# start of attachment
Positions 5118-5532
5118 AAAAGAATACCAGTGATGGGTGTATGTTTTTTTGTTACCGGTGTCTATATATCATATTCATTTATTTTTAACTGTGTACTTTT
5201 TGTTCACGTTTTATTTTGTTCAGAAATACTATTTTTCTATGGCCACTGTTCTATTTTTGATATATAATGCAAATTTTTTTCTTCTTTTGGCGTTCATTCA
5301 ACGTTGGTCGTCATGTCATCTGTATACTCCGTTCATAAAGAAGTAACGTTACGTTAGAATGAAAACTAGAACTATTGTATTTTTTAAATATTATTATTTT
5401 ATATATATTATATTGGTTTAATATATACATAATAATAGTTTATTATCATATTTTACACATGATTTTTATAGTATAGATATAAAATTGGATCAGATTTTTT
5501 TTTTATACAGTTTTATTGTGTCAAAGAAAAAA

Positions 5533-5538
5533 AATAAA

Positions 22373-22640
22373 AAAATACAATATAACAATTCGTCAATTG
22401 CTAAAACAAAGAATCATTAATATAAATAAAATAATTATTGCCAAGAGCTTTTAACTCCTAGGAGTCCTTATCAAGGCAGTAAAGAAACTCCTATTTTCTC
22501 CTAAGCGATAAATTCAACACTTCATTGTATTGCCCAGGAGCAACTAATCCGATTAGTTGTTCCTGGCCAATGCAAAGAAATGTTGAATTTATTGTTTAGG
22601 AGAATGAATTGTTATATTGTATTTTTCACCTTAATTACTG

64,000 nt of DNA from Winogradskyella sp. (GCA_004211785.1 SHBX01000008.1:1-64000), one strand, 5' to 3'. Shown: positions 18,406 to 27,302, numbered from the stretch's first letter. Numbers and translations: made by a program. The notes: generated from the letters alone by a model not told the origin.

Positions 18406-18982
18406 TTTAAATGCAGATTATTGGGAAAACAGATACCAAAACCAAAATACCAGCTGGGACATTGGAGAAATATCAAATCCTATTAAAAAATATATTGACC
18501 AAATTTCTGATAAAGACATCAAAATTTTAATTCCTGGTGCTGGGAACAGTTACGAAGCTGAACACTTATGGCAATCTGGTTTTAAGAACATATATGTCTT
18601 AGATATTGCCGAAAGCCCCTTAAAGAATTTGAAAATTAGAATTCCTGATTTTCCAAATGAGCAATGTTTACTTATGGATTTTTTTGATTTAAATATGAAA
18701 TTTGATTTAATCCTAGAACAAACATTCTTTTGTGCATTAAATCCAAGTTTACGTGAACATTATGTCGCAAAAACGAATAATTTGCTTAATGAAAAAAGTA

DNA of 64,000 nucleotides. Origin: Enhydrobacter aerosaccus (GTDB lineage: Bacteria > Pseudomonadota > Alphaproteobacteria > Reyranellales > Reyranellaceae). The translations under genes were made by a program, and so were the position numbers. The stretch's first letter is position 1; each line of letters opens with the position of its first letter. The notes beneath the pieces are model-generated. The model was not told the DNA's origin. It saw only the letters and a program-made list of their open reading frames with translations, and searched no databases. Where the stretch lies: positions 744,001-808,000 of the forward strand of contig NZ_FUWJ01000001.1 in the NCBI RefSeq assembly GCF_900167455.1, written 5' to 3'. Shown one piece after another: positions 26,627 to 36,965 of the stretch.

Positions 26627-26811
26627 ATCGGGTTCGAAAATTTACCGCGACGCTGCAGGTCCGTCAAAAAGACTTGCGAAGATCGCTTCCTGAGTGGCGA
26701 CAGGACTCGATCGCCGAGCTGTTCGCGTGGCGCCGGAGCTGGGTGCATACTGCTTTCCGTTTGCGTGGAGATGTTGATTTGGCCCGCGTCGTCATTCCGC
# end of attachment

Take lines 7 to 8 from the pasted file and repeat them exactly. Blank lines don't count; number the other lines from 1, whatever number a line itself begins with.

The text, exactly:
Positions 5533-5538
5533 AATAAA